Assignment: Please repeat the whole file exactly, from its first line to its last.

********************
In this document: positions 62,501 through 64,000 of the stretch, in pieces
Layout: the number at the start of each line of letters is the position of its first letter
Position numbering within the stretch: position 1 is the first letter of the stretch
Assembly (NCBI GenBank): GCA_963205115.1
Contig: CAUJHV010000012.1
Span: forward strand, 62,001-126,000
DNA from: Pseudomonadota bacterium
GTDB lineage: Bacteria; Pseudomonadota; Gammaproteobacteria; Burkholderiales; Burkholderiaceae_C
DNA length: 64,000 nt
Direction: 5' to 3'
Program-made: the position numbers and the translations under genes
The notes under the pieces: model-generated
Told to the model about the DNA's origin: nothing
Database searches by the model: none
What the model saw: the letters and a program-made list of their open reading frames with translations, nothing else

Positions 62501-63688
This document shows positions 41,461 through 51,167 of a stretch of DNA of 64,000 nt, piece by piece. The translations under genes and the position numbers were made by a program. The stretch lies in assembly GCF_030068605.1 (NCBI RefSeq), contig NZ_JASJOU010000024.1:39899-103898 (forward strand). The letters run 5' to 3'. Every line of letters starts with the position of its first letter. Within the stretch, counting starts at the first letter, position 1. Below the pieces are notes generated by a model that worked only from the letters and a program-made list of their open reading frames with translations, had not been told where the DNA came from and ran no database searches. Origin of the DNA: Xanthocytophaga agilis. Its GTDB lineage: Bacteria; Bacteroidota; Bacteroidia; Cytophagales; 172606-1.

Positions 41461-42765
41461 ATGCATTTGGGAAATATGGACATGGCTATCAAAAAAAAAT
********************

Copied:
In this document: positions 62,501 through 64,000 of the stretch, in pieces
Layout: the number at the start of each line of letters is the position of its first letter
Position numbering within the stretch: position 1 is the first letter of the stretch
Assembly (NCBI GenBank): GCA_963205115.1
Contig: CAUJHV010000012.1
Span: forward strand, 62,001-126,000
DNA from: Pseudomonadota bacterium
GTDB lineage: Bacteria; Pseudomonadota; Gammaproteobacteria; Burkholderiales; Burkholderiaceae_C
DNA length: 64,000 nt
Direction: 5' to 3'
Program-made: the position numbers and the translations under genes
The notes under the pieces: model-generated
Told to the model about the DNA's origin: nothing
Database searches by the model: none
What the model saw: the letters and a program-made list of their open reading frames with translations, nothing else

Positions 62501-63688
This document shows positions 41,461 through 51,167 of a stretch of DNA of 64,000 nt, piece by piece. The translations under genes and the position numbers were made by a program. The stretch lies in assembly GCF_030068605.1 (NCBI RefSeq), contig NZ_JASJOU010000024.1:39899-103898 (forward strand). The letters run 5' to 3'. Every line of letters starts with the position of its first letter. Within the stretch, counting starts at the first letter, position 1. Below the pieces are notes generated by a model that worked only from the letters and a program-made list of their open reading frames with translations, had not been told where the DNA came from and ran no database searches. Origin of the DNA: Xanthocytophaga agilis. Its GTDB lineage: Bacteria; Bacteroidota; Bacteroidia; Cytophagales; 172606-1.

Positions 41461-42765
41461 ATGCATTTGGGAAATATGGACATGGCTATCAAAAAAAAAT